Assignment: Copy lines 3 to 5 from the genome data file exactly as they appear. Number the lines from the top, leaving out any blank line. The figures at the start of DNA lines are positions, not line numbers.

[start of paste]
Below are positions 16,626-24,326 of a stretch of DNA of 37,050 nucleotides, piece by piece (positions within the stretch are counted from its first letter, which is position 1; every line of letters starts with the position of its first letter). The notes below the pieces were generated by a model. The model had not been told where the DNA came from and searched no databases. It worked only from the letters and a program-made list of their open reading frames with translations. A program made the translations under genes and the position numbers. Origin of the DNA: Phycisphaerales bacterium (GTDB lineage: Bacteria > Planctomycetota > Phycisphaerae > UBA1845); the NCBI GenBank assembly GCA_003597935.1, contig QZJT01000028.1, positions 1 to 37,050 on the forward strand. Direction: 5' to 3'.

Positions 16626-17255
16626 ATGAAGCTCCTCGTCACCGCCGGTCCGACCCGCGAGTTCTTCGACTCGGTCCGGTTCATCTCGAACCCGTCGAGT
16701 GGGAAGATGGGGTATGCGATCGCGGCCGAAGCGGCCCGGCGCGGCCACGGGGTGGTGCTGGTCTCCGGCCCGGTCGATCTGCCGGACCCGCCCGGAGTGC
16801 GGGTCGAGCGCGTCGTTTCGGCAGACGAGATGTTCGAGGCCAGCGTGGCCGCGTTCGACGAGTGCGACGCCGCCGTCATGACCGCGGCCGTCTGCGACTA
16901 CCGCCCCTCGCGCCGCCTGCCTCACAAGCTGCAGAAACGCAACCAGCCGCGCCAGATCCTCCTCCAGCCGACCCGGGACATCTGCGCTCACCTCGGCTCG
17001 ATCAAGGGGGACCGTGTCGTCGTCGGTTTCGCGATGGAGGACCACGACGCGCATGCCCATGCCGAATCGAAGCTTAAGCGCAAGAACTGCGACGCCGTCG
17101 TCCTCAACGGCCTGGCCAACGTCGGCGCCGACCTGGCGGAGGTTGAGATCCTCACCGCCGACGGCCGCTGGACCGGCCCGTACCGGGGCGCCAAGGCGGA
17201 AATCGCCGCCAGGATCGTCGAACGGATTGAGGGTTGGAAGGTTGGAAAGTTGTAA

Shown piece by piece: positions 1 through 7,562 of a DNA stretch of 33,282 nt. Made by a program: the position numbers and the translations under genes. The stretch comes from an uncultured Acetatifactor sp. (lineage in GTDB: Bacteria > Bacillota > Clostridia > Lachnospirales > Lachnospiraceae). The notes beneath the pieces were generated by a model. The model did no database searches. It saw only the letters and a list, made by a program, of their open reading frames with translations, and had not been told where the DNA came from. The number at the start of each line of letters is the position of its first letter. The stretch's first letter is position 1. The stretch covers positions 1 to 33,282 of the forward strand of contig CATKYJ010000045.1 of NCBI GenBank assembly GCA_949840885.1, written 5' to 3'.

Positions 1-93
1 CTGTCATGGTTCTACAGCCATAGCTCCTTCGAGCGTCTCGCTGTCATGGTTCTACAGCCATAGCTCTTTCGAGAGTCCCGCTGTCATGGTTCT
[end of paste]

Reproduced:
16626 ATGAAGCTCCTCGTCACCGCCGGTCCGACCCGCGAGTTCTTCGACTCGGTCCGGTTCATCTCGAACCCGTCGAGT
16701 GGGAAGATGGGGTATGCGATCGCGGCCGAAGCGGCCCGGCGCGGCCACGGGGTGGTGCTGGTCTCCGGCCCGGTCGATCTGCCGGACCCGCCCGGAGTGC
16801 GGGTCGAGCGCGTCGTTTCGGCAGACGAGATGTTCGAGGCCAGCGTGGCCGCGTTCGACGAGTGCGACGCCGCCGTCATGACCGCGGCCGTCTGCGACTA